Levothyroxine offers no LVEF benefit in AMI with subclinical hypothyroidism

  • Jabbar A & al.
  • JAMA
  • 21 jul. 2020

  • de Emily Willingham, PhD
  • Clinical Essentials
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Takeaway

  • Levothyroxine yields no left ventricular ejection fraction (LVEF) benefit at 1 year in patients who have had an acute myocardial infarction (AMI) and have subclinical hypothyroidism.

Why this matters

  • The authors say that these preliminary results from a randomized controlled trial (RCT) suggest that screening for and treating subclinical hypothyroidism in these patients “is not justified.”

Key results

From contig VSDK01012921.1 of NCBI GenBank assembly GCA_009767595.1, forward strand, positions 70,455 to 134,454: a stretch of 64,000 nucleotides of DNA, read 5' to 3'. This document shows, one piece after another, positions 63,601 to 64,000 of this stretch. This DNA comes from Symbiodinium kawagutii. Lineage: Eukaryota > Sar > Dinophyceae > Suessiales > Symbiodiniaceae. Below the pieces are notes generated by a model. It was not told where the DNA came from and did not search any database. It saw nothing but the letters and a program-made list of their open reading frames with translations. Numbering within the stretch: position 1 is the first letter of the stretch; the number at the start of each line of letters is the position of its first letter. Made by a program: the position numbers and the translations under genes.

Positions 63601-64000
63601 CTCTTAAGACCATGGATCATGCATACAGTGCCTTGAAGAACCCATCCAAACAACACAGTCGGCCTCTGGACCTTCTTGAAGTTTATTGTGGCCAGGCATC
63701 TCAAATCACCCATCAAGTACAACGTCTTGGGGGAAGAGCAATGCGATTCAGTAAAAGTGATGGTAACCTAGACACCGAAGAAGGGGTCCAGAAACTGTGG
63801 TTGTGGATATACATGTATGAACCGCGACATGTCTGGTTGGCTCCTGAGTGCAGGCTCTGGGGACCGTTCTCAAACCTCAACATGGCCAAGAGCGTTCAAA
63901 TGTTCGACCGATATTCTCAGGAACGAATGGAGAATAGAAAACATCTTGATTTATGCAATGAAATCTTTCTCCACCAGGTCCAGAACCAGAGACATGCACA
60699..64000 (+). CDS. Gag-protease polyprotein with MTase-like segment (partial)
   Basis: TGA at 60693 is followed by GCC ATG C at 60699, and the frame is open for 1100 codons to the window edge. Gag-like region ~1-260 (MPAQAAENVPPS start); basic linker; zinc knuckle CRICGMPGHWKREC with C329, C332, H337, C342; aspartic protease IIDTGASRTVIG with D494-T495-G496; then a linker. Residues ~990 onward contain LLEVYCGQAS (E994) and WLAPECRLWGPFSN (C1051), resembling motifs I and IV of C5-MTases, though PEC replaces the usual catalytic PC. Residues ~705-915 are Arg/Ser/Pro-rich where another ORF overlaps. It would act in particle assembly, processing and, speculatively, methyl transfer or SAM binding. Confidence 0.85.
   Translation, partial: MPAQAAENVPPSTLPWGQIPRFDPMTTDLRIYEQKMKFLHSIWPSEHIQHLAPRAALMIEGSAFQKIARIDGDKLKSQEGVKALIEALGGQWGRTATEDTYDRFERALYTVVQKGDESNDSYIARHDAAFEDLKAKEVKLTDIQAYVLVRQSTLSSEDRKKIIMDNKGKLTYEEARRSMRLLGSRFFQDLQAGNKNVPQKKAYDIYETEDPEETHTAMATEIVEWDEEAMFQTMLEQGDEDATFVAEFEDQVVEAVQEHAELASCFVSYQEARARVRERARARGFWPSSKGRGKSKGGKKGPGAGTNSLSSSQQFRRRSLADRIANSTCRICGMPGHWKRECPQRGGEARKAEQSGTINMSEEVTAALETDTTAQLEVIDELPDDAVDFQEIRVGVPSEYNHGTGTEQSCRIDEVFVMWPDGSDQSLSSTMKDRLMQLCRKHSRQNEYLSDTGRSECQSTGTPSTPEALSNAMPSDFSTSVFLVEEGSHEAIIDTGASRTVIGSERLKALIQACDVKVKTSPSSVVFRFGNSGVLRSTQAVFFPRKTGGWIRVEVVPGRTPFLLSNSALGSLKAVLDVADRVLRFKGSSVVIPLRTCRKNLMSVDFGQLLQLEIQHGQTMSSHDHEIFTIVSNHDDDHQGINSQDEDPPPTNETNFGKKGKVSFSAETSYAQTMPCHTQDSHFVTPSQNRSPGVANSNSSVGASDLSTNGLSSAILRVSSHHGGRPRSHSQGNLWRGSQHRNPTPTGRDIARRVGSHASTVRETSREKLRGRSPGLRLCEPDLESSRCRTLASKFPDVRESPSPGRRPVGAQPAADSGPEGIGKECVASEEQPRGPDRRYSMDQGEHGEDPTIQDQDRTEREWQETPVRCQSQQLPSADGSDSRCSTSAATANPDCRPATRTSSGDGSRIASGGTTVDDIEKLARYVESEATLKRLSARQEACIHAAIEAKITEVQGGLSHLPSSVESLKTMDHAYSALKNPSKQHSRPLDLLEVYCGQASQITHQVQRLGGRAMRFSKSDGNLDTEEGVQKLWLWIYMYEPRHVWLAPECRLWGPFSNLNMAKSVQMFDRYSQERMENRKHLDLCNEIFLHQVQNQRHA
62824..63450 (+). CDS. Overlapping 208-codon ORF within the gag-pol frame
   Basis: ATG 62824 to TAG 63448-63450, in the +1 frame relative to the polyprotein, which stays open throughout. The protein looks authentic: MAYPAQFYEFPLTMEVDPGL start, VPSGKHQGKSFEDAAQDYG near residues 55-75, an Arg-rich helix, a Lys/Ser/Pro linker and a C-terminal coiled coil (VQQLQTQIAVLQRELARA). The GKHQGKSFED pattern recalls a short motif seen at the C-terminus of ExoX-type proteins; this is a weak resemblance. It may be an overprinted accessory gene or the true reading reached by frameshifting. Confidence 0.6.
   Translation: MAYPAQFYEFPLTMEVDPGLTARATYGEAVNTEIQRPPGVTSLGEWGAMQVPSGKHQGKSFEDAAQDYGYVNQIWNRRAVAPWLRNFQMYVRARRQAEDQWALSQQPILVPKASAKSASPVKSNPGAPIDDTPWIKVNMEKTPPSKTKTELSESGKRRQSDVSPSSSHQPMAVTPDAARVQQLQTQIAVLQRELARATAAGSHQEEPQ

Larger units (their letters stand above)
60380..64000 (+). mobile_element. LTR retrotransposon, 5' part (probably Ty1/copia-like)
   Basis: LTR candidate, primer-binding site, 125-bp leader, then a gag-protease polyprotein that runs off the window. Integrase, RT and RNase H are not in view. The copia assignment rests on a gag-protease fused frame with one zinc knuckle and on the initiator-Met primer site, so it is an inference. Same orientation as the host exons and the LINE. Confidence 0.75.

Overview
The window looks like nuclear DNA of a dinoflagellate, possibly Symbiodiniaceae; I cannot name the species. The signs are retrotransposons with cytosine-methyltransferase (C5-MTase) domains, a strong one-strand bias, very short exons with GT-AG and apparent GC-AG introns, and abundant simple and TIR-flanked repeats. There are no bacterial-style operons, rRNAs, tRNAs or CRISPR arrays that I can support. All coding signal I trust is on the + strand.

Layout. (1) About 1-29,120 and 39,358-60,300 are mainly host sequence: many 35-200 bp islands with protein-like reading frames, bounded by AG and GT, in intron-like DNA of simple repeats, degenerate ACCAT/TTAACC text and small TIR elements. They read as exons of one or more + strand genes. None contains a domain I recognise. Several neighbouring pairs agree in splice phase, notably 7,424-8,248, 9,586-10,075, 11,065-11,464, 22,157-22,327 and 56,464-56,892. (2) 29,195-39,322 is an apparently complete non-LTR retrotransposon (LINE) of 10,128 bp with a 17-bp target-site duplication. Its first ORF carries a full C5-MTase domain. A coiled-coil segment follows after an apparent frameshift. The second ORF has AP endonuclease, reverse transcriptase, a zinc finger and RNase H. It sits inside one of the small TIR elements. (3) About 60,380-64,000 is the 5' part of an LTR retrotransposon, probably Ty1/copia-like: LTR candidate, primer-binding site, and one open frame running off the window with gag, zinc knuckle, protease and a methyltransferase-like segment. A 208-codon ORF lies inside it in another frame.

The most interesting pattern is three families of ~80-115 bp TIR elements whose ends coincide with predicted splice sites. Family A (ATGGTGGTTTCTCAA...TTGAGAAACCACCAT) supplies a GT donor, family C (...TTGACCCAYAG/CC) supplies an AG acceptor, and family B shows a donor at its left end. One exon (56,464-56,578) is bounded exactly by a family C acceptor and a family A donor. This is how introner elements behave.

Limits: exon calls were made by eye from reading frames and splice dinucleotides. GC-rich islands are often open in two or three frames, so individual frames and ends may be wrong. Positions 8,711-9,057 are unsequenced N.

• The treatment and placebo groups were similar for, e.g., mean age (64.1 and 62.9 years), antiplatelet and other therapies, infarct size, and rates of ST-elevation myocardial infarction.
  • LVEF was better (means±standard deviations) in both groups from baseline to 1 year after AMI.
    • With levothyroxine: from 51.3% (9.1%) to 53.8% (9.7%).
    • With placebo: from 54.0% (7.9%) to 56.1% (7.9%).
    • No significant difference.
  • Baseline LVEF was not associated with LVEF outcome.
  • Patient-reported outcomes (e.g., depression scale scores, heart failure questionnaire) did not differ between groups at 1 year.
  • Adverse event rates: 33.3% in the treatment group and 36.7% with placebo.
  • 1 death in each group.

Study design

  • Double-blind RCT, 6 UK hospitals.
  • 46 patients in the levothyroxine and 49 in the placebo group.
  • Primary outcome: LVEF at 52 weeks.
  • Funding: UK National Institute for Health Research.

Limitations

  • Initiation dose was small.
  • LVEF was preserved at baseline in most patients.